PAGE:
The sign on the Post Office on Hancock Street says "Miller Station." There have several explanations as to how Miller got its name, the most popular having to do with the oldest headstone or marker in Bethel Lutheran Cemetery, or the old Miller Cemetery as it was called for a number of years: "John S. Miller, age 3". The 1850 census of North Township, the jurisdiction that Miller belonged to then, shows the family of Samuel and Susan Miller with a three year old son John. Samuel is listed as "Innkeeper." The Lake Shore and Michigan Southern railroad came through in 1852 and it seems fair to surmise that Samuel may have put up railroad workers or fed them as they stopped for coal and water. Samuel and his family up and moved to California in 1855. Neither Samuel Miller, nor any other Millers, were found on the 1860 census. The very first post office came in 1865 and was designated "Millers Station" by the U.S.Government.
RED BLUFF DAILY NEWS: 13 OCT, 1930 page 1:3
“FRANCES WILSON, 75 YEARS RESIDENT OF COUNTY, SUMMONED
Death, yesterday, claimed another of Tehama county’s covered wagon pioneers in the passing of Mrs. Frances Wilson, 89, who had been a resident of the county for the past 75 years, at the home of her daughter, Mrs. George Damsell, in the antelope district, following a long illness. Mrs. Wilson, born March 25, 1851, at Millers Station, Indiana: made the long trip across the plains with her parents, the late Samuel and Susan Miller, when but four years of age. Deceased was the widow of the late James Wilson, a rancher in the Antelope district for many years...(continued)
Mrs. Esther Pearson, writing a history of Miller in 1970 gives a different version claiming that Miller was named for John Miller, a construction supervisor who lived in a house on Miller Ave. Given the census returns that this author has studied I think she had been confused by some stories that she'd heard, but here's her rendition, which is close, but it was Samuel Miller, an innkeeper and not a construction worker.
There are several stories on how Miller got its name. Many of the stories and many records say that it was a milk station and that milk was left here at the Lake Shore and Michigan Southern depot and picked up there and carried into Chicago and they called it the Millers Milk Station. But here is another version which I will read to you because I think this is the true one. This is an article of an interview with Mrs. William Nelson Graham. “Mrs. William Graham; 621 Huntington Street, related the following story of how Miller was named. It was told to her by her grandfather, George William Cook, who served as the first Station Agent in Miller following the Civil War”. And for that reason I think this is more really the true story. “A man by the name of John Miller, she said, was Construction Engineer for the Lake Shore and Michigan Southern Railroad in 1851. He came to Miller at that time and built a home at 6025 Miller Avenue." Now that home, you will see in one of my folders has been remodeled and i s now a Doctor's Office. “A son, John S. Miller, was the first person to be buried in the Miller Cemetery.” Read more.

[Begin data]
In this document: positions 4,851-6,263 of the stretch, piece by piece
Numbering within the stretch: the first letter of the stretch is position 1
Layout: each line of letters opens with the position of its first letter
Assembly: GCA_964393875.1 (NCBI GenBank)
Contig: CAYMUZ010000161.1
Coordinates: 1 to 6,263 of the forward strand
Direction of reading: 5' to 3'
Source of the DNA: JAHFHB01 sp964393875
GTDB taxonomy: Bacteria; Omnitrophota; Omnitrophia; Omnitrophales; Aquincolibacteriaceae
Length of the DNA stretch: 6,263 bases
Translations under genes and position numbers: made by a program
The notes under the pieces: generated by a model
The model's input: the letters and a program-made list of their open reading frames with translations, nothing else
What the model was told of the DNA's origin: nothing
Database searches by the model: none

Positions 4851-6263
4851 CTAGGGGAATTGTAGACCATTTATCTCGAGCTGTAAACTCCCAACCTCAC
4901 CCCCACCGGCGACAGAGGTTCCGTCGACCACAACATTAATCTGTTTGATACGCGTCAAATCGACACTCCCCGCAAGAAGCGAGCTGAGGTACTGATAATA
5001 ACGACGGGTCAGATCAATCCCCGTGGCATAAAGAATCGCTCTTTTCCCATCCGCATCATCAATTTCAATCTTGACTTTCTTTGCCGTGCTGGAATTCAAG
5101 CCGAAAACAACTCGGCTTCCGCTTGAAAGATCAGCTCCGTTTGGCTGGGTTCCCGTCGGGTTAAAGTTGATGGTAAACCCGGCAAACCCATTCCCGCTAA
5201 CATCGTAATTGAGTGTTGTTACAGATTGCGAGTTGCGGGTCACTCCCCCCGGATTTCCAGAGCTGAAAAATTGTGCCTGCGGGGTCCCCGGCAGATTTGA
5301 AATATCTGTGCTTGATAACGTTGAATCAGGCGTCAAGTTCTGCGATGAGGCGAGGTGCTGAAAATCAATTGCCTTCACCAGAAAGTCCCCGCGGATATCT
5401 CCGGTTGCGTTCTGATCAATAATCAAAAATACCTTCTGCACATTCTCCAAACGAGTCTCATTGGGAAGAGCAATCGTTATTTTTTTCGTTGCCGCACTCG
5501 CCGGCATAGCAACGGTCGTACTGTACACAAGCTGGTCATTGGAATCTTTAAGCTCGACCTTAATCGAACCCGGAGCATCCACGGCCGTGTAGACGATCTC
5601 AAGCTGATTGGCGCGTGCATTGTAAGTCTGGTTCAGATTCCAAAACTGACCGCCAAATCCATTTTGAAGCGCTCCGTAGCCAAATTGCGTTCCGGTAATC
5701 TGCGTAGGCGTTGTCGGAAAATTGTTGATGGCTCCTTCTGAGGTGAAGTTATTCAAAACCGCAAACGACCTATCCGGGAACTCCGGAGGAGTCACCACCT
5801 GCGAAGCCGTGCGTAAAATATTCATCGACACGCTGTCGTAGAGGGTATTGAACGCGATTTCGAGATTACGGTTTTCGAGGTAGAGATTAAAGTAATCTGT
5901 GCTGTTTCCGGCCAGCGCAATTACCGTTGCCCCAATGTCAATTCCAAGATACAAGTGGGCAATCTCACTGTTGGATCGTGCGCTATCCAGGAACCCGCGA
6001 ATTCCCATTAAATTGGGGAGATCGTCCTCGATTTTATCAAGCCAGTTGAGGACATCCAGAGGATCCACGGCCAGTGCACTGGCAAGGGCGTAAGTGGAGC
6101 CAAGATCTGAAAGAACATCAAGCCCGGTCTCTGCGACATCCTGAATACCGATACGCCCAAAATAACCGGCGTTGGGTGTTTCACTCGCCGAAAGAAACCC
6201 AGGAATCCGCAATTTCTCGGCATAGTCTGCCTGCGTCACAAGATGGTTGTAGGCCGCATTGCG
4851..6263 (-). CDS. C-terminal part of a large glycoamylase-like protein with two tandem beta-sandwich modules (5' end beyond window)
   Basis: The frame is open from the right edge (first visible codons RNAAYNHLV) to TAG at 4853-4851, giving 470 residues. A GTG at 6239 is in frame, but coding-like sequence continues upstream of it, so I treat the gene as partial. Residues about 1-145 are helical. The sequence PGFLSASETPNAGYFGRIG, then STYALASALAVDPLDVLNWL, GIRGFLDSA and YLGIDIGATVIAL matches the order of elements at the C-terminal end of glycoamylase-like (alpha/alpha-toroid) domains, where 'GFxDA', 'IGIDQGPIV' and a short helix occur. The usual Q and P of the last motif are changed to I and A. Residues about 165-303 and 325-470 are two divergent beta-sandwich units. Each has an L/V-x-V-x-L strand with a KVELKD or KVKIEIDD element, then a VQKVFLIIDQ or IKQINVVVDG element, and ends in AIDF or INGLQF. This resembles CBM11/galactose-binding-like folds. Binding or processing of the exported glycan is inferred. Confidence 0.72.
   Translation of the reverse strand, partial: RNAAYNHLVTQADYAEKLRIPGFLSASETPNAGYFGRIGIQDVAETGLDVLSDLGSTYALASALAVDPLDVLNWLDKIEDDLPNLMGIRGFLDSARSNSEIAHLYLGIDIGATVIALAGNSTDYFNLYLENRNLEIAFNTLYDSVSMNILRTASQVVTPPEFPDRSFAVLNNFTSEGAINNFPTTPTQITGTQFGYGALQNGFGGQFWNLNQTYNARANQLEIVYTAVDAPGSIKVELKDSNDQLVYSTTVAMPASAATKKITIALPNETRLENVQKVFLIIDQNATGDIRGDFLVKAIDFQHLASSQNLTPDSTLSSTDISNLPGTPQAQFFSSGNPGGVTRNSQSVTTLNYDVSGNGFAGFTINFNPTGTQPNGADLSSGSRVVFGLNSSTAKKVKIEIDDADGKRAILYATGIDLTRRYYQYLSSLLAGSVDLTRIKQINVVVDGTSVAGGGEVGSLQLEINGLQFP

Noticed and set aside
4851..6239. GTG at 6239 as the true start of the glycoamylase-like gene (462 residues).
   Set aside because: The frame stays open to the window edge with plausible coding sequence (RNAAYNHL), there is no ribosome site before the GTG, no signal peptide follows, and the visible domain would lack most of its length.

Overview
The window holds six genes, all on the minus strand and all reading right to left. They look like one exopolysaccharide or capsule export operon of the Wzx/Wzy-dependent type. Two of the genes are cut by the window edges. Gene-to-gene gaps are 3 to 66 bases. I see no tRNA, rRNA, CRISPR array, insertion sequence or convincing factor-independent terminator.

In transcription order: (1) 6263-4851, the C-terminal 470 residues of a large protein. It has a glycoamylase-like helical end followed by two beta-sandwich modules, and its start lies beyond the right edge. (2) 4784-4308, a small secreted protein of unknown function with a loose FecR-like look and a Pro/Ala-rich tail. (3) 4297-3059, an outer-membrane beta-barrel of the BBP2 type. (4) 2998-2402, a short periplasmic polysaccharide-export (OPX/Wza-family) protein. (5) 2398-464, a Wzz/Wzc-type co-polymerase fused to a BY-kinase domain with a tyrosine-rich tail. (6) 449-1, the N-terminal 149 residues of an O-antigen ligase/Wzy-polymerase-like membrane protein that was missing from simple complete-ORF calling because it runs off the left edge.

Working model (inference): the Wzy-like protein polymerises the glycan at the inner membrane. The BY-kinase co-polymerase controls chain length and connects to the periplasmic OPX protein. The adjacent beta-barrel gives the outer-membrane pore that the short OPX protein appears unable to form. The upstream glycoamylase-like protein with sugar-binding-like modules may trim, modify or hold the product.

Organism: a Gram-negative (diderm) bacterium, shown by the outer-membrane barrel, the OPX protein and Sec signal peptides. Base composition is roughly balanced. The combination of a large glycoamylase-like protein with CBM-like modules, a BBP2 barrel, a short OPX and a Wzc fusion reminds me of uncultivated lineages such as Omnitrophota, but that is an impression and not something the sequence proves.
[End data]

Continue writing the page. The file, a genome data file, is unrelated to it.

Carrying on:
That was in July 1851, and you will also see a picture of the tombstone of this child in the folders. “At that time trains had to stop every thirty miles for water and wood for the engine boilers. There Mr. Miller lived at the midway point of thirty miles from Chicago and La Porte. In February of 1852 the first stop was made near his home," which was 6025 Miller Avenue," and that was right near the tracks. The stop was made near his home for water and wood. It then became customary for members of the railroad crew to say 'Our next stop is Miller'. This story is fully authenticated by the name Millers on the old Baltimore and Ohio Railroad station at Lake Street and Miller Avenue less than a block from the old Miller home and that station of course is still there. Miller (sic) and Mrs. Graham discredited the stories of milk pickups being made in Miller. “Miller was not a farming community,” she said”, maybe a few families had one or two cows but they kept them for their own use.” I always considered that the true source of the name Miller. Less.
As mentioned on the railroad page Miller was once called "Vanderbilt." Cornelius Vanderbilt's New York Central had gained control of the Lake Shore and Michigan Southern railroad, and when the Baltimore and Ohio Railroad came through in 1874, Vanderbilt used his influence to have the post office changed to "Vanderbilt." According to The Postal History of Indiana published in 1976 the "Miller's Station" Post Office was established on February 7th, 1865, but on September 8th, 1874 the name was changed to "Vanderbilt" and then back to "Miller's Station" on June 13th, 1879 it was changed back to "Miller's Station." Then in 1882, it was shortened to "Miller," which it was officially known as until 1927. One wonders how that all went down. According to a current Post Office publication, "Historically, local communities suggested the name for their Post Offices, subject to the approval of the Post Office Department." What exactly happened after 1927 is a bit confusing since it was absorbed into various Gary delineations, but the sign on the Post Office today reads "Miller Station."
Despite all of that official stuff, the residents of the Miller over the last several decades have commonly referred to their community as "Miller Beach" and it's unlikely that the sign on the Post Office will be changed. The sign has been missing one letter for quite a while now.